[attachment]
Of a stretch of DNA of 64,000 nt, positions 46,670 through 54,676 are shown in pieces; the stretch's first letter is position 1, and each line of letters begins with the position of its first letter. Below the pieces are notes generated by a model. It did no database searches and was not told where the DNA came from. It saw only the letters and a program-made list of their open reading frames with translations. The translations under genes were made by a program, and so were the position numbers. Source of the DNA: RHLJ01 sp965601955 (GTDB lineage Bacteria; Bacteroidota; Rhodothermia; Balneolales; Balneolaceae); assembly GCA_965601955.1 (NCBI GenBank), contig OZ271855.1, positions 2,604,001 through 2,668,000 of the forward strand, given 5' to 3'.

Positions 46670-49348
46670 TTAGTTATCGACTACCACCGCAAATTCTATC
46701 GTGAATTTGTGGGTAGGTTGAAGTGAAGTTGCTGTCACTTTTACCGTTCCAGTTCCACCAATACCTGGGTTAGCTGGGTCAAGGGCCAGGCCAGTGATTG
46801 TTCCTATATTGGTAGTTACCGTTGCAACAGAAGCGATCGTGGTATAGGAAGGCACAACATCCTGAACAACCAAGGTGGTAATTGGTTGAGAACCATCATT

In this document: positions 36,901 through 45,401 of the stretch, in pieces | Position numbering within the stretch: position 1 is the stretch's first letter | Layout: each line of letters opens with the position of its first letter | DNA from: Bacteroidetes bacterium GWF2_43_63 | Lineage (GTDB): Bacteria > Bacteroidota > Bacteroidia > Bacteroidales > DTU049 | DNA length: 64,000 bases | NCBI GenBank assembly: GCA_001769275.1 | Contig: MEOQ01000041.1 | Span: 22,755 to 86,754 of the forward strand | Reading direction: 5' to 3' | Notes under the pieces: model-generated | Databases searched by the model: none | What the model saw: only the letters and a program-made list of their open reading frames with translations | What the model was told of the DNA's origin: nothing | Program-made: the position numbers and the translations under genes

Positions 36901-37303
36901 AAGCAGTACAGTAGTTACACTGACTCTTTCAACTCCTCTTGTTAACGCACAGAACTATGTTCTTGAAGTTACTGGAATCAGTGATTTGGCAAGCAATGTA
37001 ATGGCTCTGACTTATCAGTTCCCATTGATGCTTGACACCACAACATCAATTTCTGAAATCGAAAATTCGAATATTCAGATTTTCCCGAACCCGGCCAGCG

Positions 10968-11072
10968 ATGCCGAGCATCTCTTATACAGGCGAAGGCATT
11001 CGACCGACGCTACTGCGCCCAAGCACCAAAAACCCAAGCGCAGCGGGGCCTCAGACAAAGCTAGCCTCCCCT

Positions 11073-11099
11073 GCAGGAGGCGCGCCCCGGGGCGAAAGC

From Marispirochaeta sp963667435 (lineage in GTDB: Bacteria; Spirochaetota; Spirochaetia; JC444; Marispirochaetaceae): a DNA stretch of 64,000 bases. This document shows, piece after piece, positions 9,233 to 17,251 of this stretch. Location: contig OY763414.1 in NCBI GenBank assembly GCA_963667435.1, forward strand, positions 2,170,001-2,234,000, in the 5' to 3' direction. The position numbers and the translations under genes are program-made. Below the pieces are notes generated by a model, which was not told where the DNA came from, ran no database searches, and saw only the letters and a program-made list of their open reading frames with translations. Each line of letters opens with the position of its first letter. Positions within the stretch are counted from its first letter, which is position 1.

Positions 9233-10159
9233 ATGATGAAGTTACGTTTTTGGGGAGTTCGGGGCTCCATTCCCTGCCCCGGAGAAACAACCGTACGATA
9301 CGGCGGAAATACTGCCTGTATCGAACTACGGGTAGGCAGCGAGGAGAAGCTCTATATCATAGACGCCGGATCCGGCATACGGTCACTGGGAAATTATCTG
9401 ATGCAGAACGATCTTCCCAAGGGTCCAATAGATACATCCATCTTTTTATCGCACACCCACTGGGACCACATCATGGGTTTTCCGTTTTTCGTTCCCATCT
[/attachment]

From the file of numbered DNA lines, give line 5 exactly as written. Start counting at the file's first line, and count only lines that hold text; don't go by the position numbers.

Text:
46801 TTCCTATATTGGTAGTTACCGTTGCAACAGAAGCGATCGTGGTATAGGAAGGCACAACATCCTGAACAACCAAGGTGGTAATTGGTTGAGAACCATCATT